1932 Stinson SM-8A “Junior” - N408Y
The first of the Stinson “Junior” line, the SM-2, rolled off the Northville, Michigan factory floor in 1928. The airplane fuselage was welded chrome-moly steel tubing construction attached to a wooden wing structure with an overall fabric cover. Although designed to be used extensively for private use, with successive power increases, the aircraft became too big and heavy for the light plane class. They were put into service as air taxis and flight demonstrators. One of the early SM-2 models participated in the 1928 National Air Tour. Piloted by Randolph Page, the plane placed third in the tour. Later models of the Junior series would see many engine and dimensional changes.
The SM-8A, A.T. C. #295, equipped with a Lycoming R-680 9-cyclinder radial engine was introduced in April of 1930. The price was an unbelievable $5775 for a $10,000 airplane. The low price tag paid off and by the end of 1930 there were more SM-8As sold then all other cabin airplanes put together. The airplane could cruise comfortably at 105 mph with a ceiling of 14,000 feet and a range of about 500 miles.
The EAA Stinson “Junior” was owned by Andrew Ross who undertook a five-year restoration project that produced a beautiful aircraft with a scene of the Oregon Trail painted on the fuselage sides. After a thirteen-year ownership, Mr. Ross donated the aircraft to the EAA Museum then located in Burlington, WI. He and his son Danny flew the plane from Beacon, NY to Wisconsin.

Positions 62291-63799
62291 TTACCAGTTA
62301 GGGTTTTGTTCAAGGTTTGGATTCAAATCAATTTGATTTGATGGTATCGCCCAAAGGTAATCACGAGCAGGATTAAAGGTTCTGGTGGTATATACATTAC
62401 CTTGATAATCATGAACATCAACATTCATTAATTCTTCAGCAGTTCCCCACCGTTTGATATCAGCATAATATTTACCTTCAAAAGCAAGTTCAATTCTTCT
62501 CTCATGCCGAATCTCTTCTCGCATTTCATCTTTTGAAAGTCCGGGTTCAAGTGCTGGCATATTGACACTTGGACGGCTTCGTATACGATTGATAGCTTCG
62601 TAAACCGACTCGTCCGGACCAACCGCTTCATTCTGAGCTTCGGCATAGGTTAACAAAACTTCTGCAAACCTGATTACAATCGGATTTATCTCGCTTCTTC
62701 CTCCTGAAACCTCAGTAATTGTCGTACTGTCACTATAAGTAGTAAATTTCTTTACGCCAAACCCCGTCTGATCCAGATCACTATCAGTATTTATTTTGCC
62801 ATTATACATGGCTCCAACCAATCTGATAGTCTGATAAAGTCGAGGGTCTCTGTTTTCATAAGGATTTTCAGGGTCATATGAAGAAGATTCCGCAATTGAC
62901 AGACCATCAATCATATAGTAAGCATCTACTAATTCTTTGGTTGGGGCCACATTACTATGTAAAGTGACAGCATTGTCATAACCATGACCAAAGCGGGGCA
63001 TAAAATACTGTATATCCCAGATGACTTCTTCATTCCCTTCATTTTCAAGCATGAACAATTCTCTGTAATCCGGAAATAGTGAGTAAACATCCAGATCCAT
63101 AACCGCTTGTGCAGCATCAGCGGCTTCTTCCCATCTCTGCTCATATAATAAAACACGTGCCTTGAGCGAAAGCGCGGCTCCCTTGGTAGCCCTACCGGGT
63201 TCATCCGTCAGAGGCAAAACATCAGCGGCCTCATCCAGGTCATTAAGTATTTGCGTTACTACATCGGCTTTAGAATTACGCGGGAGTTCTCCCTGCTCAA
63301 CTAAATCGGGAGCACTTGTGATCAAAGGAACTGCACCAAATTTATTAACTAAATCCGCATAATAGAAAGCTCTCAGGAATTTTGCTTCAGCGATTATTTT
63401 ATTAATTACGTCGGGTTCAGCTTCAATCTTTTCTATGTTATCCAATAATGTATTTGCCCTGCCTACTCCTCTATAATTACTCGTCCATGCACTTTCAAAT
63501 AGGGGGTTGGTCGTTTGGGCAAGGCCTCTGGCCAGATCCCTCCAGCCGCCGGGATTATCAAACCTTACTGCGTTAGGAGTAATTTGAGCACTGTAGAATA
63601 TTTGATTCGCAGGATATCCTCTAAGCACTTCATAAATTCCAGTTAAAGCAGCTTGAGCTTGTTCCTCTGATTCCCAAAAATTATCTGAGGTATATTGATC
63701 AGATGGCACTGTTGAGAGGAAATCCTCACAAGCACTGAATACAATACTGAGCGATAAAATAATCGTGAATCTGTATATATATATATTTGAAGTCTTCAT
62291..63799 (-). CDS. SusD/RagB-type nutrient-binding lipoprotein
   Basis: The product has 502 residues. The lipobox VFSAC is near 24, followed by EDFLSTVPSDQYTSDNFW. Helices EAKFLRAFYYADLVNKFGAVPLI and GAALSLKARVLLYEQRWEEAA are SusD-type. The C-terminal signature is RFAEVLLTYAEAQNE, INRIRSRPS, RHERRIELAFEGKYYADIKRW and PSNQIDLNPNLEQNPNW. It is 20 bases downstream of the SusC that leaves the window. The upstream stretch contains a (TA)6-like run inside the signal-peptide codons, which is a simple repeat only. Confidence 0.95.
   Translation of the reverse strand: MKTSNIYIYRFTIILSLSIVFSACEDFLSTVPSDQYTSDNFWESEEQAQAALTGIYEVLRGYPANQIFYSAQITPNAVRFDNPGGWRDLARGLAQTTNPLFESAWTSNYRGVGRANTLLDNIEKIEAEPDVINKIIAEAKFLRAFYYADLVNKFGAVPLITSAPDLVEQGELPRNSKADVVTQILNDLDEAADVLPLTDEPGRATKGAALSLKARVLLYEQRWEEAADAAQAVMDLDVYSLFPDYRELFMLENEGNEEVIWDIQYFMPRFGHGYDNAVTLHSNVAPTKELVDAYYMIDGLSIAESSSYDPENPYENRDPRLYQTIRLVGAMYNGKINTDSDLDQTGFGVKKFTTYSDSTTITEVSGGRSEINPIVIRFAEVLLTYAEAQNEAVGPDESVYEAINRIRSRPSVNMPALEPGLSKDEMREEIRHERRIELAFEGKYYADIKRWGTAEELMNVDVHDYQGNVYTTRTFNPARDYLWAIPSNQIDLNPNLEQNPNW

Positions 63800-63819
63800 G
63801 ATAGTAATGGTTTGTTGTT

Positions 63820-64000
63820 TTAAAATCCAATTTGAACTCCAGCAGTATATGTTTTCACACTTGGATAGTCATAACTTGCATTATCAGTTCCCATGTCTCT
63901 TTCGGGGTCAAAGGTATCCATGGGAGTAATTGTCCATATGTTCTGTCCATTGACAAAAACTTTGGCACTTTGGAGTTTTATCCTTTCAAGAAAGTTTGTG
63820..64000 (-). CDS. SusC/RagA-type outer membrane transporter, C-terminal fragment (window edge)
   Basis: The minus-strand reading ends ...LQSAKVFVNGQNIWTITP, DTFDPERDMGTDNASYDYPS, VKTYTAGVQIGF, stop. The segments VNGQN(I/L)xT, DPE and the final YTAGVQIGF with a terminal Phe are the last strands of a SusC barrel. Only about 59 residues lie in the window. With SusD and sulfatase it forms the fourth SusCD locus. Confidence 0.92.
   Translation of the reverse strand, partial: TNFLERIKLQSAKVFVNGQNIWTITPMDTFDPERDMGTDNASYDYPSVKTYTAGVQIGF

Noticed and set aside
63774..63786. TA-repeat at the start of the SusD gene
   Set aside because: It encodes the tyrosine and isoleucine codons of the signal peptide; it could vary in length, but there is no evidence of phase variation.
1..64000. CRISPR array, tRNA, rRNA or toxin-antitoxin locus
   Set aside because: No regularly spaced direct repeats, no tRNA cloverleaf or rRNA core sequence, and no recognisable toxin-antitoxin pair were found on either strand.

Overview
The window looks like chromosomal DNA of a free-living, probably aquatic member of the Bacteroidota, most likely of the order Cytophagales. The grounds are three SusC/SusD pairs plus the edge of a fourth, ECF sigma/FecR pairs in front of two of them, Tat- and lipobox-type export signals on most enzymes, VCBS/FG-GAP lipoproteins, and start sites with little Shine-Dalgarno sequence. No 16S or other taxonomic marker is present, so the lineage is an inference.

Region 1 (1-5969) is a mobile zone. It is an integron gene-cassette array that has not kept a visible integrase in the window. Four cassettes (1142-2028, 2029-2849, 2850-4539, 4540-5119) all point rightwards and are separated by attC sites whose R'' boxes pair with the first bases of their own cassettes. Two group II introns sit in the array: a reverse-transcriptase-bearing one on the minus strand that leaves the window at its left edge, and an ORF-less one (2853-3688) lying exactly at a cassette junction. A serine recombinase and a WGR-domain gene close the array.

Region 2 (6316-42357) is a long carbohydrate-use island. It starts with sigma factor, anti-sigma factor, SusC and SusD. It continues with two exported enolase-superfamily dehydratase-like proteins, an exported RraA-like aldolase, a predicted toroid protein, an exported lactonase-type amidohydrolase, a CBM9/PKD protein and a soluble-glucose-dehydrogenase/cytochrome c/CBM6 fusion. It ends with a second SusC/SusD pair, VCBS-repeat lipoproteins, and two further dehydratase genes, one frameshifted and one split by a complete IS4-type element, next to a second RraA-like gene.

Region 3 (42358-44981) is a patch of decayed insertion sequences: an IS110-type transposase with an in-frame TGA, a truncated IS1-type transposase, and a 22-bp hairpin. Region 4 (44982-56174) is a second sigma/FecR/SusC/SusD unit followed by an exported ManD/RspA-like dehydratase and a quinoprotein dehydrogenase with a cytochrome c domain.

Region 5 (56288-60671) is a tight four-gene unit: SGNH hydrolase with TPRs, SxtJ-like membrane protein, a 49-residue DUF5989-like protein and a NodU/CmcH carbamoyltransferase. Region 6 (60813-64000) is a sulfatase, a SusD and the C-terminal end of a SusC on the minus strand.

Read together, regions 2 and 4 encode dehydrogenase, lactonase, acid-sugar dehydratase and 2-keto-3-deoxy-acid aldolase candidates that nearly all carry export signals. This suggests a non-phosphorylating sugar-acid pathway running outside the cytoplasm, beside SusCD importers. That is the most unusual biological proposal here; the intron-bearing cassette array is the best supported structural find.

In 1977, the plane was repainted in a black and orange scheme and became known as the “Chase Plane” for the 1977 USA 50th Anniversary Lindbergh Tour. 1978 saw the Stinson participate in a Canadian tour visiting 25 cities and again in 1979 adding another 25 for a total of 50 cities. Flown for many hours, about 850, by retired American Airlines pilot Capt. Jim Barton, the aircraft followed the EAA replica Spirit of Saint Louis around the country. Jim had a special love for the “old girl” and his enthusiasm for the aircraft rubbed off on all those connected with its operation and maintenance.
In 1992, the well-known Stinson was retired and placed in the EAA AirVenture Museum. It hangs from the ceiling in close proximity to its old friend the replica Spirit of Saint Louis.
This aircraft was researched by EAA volunteer Brett Holt.
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